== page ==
WHILE the University prefers teachers with postgraduate degrees, some administrators and professors do not believe that having a master’s degree or a doctorate is equivalent to efficient teaching.

In an interview with the Varsitarian, Vice-Rector for Academic Affairs Dr. Armando De Jesus said teaching efficiency does not rely on postgraduate degrees alone, but also on the teaching methods of educators and efforts of the University to improve on them.

“A master’s degree or a (doctorate) degree is not a guarantee that you are a good teacher, although we require that,” De Jesus said. “What’s the use of having a master’s or doctorate degree if you do not know how to teach? The purpose is not for the teacher to teach, but for the student to learn.”

De Jesus added that hiring teachers with master’s or doctorate degrees only increases the probability of teaching efficiency, rather than ensuring it.

Prof. Luz de Guzman, Engineering Sciences department head, said a postgraduate degree “does not warrant a better teaching methodology.”

“It does not always follow that if you have a master’s degree, you are a better professor,” De Guzman said.

College of Nursing Prof. Elmer Hibek said teaching competence is not dependent on the teacher’s degree alone.

“Not all professors who have master’s degrees are competent, it also depends on the person and the school where he took the degree,” he said.

Meanwhile, postgraduate degree requirement aside, the University hopes to improve teaching efficiency through standardization of syllabi and seminars on teaching methodology.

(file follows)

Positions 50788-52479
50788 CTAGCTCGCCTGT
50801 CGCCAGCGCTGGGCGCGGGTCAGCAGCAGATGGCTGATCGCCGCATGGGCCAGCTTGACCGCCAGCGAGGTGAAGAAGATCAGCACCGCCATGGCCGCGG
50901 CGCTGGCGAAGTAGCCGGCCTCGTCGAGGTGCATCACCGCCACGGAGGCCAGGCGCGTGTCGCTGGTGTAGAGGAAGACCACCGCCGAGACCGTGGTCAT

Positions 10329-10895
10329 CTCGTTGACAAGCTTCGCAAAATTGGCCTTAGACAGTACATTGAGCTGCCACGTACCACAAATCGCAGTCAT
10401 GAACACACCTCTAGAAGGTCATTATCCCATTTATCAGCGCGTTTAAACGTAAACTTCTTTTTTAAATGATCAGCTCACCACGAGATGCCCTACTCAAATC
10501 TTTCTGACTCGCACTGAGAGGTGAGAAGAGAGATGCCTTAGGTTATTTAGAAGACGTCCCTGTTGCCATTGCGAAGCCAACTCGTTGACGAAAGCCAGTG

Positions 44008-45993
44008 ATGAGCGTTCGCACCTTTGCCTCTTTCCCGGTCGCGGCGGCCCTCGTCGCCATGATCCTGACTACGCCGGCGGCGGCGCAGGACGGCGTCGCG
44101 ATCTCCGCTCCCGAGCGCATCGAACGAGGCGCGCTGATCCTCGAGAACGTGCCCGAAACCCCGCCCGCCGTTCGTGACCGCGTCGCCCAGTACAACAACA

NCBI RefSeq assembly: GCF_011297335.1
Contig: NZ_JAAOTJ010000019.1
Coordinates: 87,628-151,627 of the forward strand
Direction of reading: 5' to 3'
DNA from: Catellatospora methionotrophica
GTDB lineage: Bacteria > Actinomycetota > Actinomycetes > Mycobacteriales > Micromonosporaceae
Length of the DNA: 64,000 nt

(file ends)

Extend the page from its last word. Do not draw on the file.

“In General Education, we are stream-lining the syllabus, which includes the course content and the methodology of teaching, plus the instructional aids, so by improving the syllabus, we are hopefully also improving teaching in the classroom,” said De Jesus.

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Ninety per cent by 2011

De Jesus said 65 per cent of the University’s teachers last school year had at least a master’s degree compared with 51 per cent during the academic year 2003 to 2004.

De Jesus added that UST’s aim for a “90-per-cent-postgraduate-degree-holder” faculty is attainable.

“If we can attain our goal of 75 per cent for 2005 to 2006, then we’re only left with 15 per cent of the faculty with no postgraduate degrees,” he said. “It is attainable, provided we really help in screening, and faculty development.”

Although Level 4 accreditation, which UST aims for, requires the entire faculty to have post graduate degrees, the University can only go for a 90 per cent goal, because of scarcity of master’s degrees in some programs.

“Ninety per cent is the institutional goal, although the ideal is 100 per cent,” De Jesus said. “There are programs, like Architecture and Journalism, where the teachers may be practitioners, but are not postgraduate degree holders, since not a lot of universities offer master’s or doctorate degrees for their programs.”

Nevertheless, some colleges are still pursuing the enhancement of their faculty profile with programs like Zero B.S. by 2004 of College of Science Dean Dr. Fotunato Sevilla III.

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